in Faking it
Abstract only
Hybridity, indigenismo and the discourse of whitening

This chapter examines how the concept of hybridity mediates the post-Revolutionary discourse of indigenismo (indigenism) in its cinematic form. It looks specifically at how malinchismo, which is also figured as a 'positive, valorisation of whiteness,' threatens the 'purity' of an essential Mexican in María Candelaria, Emilio Fernández's most famous indigenist film. This chapter looks at the contradictions of indigenism in Fernández' often cited as exemplary María Candelaria, suggesting that the film's representation of the indígena embodies a hybrid incoherent identity. The chapter also argues that the representation of indigenismo in Maria Candelaria is predicated on a pre-Revolutionary racial ideology that comes not just from a residual European influence but also from Fernandez' borrowings from Hollywood. This chapter also looks at the contradictions of indigenism in Fernández' two other Golden Age indigenist films Maclovia and La perla (The Pearl).

in Emilio Fernández
Abstract only

This conclusion presents some closing thoughts on the key concepts discussed in the preceding chapters of this book. The book develops a theoretical framework through which mock-documentary can be analysed, and in particular through which it can be distinguished from other fact-fiction screen forms such as drama-documentary, Reality TV and docu-soap. It describes and identifies the range of mock-documentary texts and in the process to illuminate the differing relationships such texts build between texts, audiences and the discourse of factuality. The book provides an initial schema to begin the process of identifying and analysing the ways in which mock-documentary relates to, and critically comments upon, the documentary form. It examines the intentions of the filmmakers, the specific textual strategies which they adopt and the roles constructed for the audience in order to understand fully the distinctiveness of the mock-documentary form.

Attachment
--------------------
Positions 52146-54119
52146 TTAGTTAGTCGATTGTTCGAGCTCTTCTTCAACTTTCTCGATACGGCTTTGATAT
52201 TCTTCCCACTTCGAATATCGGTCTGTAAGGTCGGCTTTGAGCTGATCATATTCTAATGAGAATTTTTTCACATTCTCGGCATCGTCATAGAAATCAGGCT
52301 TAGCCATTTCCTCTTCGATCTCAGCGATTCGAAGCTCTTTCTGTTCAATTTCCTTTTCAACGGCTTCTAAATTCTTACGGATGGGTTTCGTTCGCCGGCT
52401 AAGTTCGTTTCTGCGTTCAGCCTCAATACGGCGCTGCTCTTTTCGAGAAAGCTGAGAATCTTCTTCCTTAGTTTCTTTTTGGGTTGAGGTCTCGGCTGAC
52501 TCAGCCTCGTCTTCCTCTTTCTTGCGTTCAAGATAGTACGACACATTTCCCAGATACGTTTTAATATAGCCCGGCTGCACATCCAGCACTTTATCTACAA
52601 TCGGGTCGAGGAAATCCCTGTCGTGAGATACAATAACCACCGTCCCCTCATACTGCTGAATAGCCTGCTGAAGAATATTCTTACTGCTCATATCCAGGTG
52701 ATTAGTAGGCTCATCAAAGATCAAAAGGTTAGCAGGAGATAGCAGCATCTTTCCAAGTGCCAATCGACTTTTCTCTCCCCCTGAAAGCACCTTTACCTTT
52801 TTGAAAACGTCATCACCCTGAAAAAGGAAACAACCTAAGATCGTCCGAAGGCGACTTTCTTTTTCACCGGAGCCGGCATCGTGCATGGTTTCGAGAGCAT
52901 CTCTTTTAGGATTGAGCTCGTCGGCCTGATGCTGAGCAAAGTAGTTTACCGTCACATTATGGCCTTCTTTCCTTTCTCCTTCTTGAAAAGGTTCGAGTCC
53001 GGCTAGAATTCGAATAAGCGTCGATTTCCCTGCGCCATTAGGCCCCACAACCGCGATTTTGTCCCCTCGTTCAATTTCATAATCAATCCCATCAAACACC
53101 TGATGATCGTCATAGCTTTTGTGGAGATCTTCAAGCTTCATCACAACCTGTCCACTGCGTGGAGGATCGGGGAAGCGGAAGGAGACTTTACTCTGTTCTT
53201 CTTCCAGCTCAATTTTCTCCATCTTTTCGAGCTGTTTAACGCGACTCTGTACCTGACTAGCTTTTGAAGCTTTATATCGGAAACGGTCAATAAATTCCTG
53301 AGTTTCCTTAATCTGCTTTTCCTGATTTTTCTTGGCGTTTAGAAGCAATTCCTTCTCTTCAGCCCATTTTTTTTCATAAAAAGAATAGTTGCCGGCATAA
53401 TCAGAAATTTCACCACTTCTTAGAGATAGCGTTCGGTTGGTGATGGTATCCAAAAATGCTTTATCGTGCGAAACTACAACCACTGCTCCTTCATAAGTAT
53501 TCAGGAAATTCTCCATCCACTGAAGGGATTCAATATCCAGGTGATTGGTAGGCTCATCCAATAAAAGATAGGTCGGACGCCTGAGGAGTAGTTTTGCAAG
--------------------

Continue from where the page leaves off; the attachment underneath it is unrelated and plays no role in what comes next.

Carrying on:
in Faking it
Situating the mock-documentary

This chapter positions the mock-documentary form in relation to one of the fictional forms which similarly works to complicate any apparent divisions between fact and fiction. It argues that part of the process of defining what mock-documentaries are by necessity involves identifying what they are not. The chapter discusses the differences between mock-documentaries and drama-documentaries. Both drama-documentary and mock-documentary are fictional forms which seek to establish particular relationships with the documentary genre. Drama-documentary is best described as the form that attempts to stay closest to the actual historical event or persons. Like drama-documentary, mock-documentaries are fictional texts, but they position themselves quite differently in relation to the discourses of fact and fiction. In making a drama-documentary the filmmaker's intention is to operate within the expectations of factual discourse and to produce a text that is historically accurate. The chapter looks at examples of dramadocumentaries which could be mistaken for mock-documentaries.

in Faking it
Abstract only

This chapter positions texts according to three general textual tendencies; a nostalgic frame directed towards a fictional subject; the group of texts which could be termed 'mock-rockumentaries'; and a third group which we have termed 'mock-docu-soap'. The first of the degree 1 'nostalgic' texts is an early effort at mock-documentary, and interesting especially as an example which is not consistent in its construction of the mock-documentary form. The mock-documentary text offers a more seamless simulation of documentary form than either The Rutles, or Woody Allen's early effort at mock-documentary, Take the Money and Run. The Rutles follows the parodic model of the Monty Python's Flying Circus television series, and it features both Python regulars and Saturday Night Live comics. The film uses the mock-documentary form to present the story of the Rutles, a detailed parody of the mythology of the British musical group the Beatles.

in Faking it